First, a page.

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Published on Tuesday, February 11, 2020

Asia specialists look to reassure customers

Asia specialists InsideJapan and InsideAsia are trying to allay fears about the coronavirus outbreak among their clients.

They say some clients have chosen to cancel or postpone trips to countries which are actually safe to visit.

"Enquiries for new bookings have also slowed down considerably in what should be the peak booking period," said PR and partnerships manager James Mundy.

"Thankfully, we have had a very strong January and bookings for spring and cherry blossom are as busy as ever."

The operators are posting up-to-date advice for Japan and for other Asian destinations for concerned consumers on their websites.

"Hopefully this will combat some of the media coverage which often builds these things out of proportion. Of course, we are concerned about the situation as everyone is, but we want to add some realism from the ground," said Mundy.

The InsideJapan website points out to consumers that there have been a low number of cases in Japan (26) with no new cases since before the weekend.

But fears about Japan have been exacerbated by widespread media coverage of the quarantined ship, Diamond Princess, which is still in Yokohama Bay in Japanese coastal waters.

The number of cases has risen to 135, while the remaining 3,700 passengers and crew are not allowed to leave the ship until at least February 19.

"Those affected have been taken to hospitals in Japan where they are being treated in secure conditions," says InsideJapan's website update.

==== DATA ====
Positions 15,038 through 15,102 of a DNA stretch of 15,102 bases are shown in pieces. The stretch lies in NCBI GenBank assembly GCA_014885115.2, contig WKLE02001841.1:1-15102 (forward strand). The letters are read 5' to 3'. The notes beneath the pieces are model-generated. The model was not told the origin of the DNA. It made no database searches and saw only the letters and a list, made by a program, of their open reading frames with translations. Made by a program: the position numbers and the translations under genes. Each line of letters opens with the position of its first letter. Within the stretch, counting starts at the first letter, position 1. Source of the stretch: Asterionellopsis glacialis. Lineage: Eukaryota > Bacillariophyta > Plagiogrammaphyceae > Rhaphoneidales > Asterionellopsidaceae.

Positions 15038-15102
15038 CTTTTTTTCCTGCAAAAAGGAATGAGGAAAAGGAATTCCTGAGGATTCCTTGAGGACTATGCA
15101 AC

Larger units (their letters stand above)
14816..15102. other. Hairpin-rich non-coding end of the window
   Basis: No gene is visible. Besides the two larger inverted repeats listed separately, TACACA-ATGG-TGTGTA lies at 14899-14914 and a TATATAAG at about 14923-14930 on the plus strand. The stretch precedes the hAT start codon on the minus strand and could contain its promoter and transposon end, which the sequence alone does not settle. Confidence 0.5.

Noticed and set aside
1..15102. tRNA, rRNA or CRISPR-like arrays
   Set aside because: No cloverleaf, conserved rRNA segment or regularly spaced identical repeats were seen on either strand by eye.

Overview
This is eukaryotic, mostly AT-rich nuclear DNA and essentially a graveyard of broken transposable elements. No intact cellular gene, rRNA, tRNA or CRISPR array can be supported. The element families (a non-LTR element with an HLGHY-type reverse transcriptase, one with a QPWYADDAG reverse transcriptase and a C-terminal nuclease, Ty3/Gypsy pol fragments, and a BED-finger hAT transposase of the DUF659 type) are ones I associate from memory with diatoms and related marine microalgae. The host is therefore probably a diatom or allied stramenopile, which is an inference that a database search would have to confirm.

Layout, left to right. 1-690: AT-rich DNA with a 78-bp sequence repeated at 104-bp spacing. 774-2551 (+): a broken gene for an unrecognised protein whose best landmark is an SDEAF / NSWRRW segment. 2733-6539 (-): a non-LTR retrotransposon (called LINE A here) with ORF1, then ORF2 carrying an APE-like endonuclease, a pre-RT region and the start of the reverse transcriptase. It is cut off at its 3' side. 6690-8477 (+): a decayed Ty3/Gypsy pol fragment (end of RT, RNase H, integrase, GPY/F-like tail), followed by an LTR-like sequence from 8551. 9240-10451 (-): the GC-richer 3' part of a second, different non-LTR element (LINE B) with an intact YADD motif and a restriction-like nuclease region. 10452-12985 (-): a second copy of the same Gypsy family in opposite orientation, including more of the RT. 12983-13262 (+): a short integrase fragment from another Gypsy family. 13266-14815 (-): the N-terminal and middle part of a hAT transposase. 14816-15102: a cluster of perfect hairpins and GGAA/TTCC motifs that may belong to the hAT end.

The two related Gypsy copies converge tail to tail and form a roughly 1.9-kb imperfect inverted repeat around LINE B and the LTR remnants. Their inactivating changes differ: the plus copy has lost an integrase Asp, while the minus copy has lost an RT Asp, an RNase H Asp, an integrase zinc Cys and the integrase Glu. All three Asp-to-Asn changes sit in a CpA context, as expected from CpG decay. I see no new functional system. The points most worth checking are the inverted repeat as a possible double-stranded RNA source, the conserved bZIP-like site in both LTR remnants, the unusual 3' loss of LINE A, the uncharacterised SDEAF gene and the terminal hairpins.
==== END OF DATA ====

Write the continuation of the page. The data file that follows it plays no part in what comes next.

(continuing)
"This has certainly put Japan much more in the public eye but in our opinion these should not be considered Japan cases and in actual fact the World Health Organisation is no longer classifying these as Japan but instead 'International conveyance'. There are other cruise ships affected in other locations."

The websites tell customers it is very unlikely their trips to Asia will be affected at all by coronavirus.

"As at airports around the world, there are extra precautions being taken at airports and other transport hubs," the advice says.

"When in destination you will see more people than normal wearing face masks. In Asia face masks are worn as a matter of course when an individual feels like they might have even a mild cold. And in spring and summer people who suffer from hay fever tend to wear masks out of a courtesy to their friends, colleagues and those around them.

"This can be a little disconcerting for visitors from western countries where there is no culture of wearing masks. However, this is much better understood than it used to be and~ if you see people wearing masks it really is nothing to worry about."

The latest figures from Healix International show there have been 43,103 cases confirmed, with all but 395 in China. So far there have been 1,017 deaths, all in China except for one in the Philippines and another in Hong Kong.

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